UW Today

December 7, 2011

Device promises nutrition diagnosis in minutes

Bioengineer Buddy Ratner believes his labs latest device could be a powerful tool, capable of addressing health and child development issues by delivering a blood test in minutes to some of the most remote parts of the globe.

The Bill and Melinda Gates Foundation also sees potential in the device, adding an additional $611,000 last month  to prior funding for this work. The device could save lives by allowing faster diagnosis and instant treatment for some forms of malnutrition.

While it looks like something you might use to light a barbecue, the Plasma Pencil Atmospheric Mass Spectrometer is really a sophisticated tool that rapidly measures micronutrients – zinc, iron, folate, vitamin A and iodine. The results can then be displayed on a mobile phone or tablet computer within minutes, instead of the 24 hours typically required.

The plasma (purple) touches the blood sample and then a mass spectrometry analysis can reveal  five crucial nutrients within minutes and display the results on a mobile device. On the screen each of five nutrients is shown as low or high on a scale where normal values are green.

The plasma (purple) touches the blood sample and then a mass spectrometry analysis can reveal five crucial nutrients within minutes and display the results on a mobile device. On the screen each of five nutrients is shown as low or high on a scale where normal values are green.Mary Levin/University of Washington

Ratner, who led the team that invented this new tool, says the University of Washington is currently pursuing a patent on the PPAMS device.

The plasma pencil creates a thin plume of charged gas – known as a cold plasma – similar in temperature to the neon signs in a bar or theater marquee. When the plasma touches the samples it forces charged particles, or ions, in the sample  to break free of the surface. The spectrometer measures the weight and charge of these ions, and that information pinpoints what is in the sample.

In Bangladesh, where the Gates Foundation is trying to reduce infant mortality and diagnose malnutrition in mothers and babies, a woman might walk 15 miles to see one of the rare medical professionals available. With this device, a health worker could know immediately whether that patient needed iron or folate and could deliver the nutrient treatment on the spot, before the patient leaves.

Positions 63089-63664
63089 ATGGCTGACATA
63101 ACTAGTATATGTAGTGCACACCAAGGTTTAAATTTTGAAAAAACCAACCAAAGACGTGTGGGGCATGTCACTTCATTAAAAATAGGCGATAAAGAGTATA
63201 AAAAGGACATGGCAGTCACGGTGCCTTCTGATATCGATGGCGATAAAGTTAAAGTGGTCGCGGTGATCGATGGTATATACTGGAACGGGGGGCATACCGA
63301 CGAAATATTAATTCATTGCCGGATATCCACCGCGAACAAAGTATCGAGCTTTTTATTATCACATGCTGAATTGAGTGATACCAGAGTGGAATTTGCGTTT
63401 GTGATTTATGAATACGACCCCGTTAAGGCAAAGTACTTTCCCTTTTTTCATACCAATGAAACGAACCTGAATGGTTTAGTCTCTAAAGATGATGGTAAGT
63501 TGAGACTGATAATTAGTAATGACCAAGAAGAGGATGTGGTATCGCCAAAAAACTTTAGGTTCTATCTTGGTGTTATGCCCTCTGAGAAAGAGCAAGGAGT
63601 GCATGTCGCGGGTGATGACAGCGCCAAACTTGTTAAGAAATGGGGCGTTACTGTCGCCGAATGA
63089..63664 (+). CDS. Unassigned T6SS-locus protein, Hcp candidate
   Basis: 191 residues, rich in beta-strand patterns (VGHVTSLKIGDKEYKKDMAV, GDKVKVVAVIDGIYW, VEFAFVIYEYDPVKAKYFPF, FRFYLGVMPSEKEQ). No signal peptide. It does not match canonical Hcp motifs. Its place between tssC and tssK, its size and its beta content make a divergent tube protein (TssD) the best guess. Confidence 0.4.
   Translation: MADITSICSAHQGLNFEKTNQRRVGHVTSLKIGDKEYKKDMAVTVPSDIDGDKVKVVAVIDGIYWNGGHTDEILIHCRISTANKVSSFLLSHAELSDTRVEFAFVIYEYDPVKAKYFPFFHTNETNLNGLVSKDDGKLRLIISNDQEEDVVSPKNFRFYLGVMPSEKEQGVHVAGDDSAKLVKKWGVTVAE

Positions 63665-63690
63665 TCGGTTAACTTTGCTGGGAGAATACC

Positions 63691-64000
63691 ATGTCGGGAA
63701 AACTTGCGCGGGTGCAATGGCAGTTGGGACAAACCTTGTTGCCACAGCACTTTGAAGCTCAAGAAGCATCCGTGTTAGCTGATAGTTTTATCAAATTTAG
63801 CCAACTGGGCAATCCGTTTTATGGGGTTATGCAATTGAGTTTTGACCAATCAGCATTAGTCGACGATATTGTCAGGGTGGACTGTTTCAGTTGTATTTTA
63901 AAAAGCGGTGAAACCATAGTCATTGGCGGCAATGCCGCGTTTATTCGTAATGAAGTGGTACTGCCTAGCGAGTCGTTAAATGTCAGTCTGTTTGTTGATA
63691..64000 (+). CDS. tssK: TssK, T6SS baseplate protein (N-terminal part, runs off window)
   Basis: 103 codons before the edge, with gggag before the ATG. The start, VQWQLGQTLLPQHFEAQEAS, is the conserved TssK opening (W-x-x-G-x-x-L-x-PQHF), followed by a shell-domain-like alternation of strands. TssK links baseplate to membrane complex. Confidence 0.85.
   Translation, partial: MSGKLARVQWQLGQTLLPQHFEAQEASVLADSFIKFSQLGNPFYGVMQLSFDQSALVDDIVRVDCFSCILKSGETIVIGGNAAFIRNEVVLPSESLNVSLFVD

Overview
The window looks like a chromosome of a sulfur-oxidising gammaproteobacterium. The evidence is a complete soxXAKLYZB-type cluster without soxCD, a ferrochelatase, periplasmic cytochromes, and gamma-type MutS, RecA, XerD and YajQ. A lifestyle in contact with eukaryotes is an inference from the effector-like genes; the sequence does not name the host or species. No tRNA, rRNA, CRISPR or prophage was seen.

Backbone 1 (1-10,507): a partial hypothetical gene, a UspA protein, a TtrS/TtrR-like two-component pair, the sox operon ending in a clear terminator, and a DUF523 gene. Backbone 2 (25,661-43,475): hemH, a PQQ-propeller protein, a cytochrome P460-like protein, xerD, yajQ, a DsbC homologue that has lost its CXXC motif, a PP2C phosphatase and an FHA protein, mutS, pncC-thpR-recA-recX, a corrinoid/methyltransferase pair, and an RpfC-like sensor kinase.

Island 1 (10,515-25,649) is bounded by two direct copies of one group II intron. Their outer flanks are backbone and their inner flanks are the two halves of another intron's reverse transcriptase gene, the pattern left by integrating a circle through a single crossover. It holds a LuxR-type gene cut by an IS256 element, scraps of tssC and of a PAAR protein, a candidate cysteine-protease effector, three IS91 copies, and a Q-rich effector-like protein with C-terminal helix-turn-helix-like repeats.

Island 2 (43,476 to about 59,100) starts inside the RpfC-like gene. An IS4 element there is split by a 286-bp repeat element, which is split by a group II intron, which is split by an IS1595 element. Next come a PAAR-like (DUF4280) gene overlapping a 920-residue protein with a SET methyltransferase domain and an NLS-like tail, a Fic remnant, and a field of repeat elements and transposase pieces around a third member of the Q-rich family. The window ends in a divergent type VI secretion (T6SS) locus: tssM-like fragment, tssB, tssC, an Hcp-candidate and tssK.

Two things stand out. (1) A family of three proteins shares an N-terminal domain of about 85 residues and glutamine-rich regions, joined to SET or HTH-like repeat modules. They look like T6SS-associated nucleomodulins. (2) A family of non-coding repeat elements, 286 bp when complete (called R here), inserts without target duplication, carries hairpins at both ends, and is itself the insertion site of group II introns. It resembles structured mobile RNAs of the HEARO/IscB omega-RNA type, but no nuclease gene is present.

“This device could be transformative. Ive been in research for 39 years, and Im as excited about the significance of this as Ive ever been,” said Ratner, a professor of bioengineering and chemical engineering. Ratner also holds an endowed chair in technology commercialization.

In the research community, blood samples get this spectrometric analysis all the time –but the machinery might cost $300,000 and be bigger than a refrigerator. Those machines usually require the samples to be carefully prepared by a technician and held under high vacuum.

Ratner and his team combined some recent technological advances into a package that delivers the same data – with this plasma pencil and a tablet computer or cell phone. The key advances are having a plasma pencil at body temperature, having a portable mass spectrometer and applying the right software analysis that allows for an enormous variety of data to be analyzed at one time – instead of analyzing one item at a time.

Giving results in a simple way, by cell phone, means workers with less education can give life-saving treatment accurately in places with few doctors, explained Jeanette Stein, senior researcher who helped design the PPAMS package. Stein holds a doctorate in bioengineering and is working on the analysis software that allows the plasma pencil to provide multiple results simultaneously.

Just as with other devices receiving Gates foundation grants, this one will not be sold for profit in developing nations, but some of its potential uses could bring profits in the developed world.

“Some people use the analogy of the tricorder device from the old Star Trek television show,” Ratner said. Just as those characters pointed their technology toward unknown substances while exploring planets, Ratner imagines wide uses for the wand, including finding contaminants in drinking water, finding lead in plastic toys, or even improving security screenings at airports.

The very first wands may cost about $100,000, but that price should fall with efficient manufacturing, Ratner said. He presented some of his research earlier this year at a meeting of the Biomarkers of Nutrition for Development program, a part of the National Institutes of Health.

For more information, contact Ratner at ratner@uweb.engr.washington.edu

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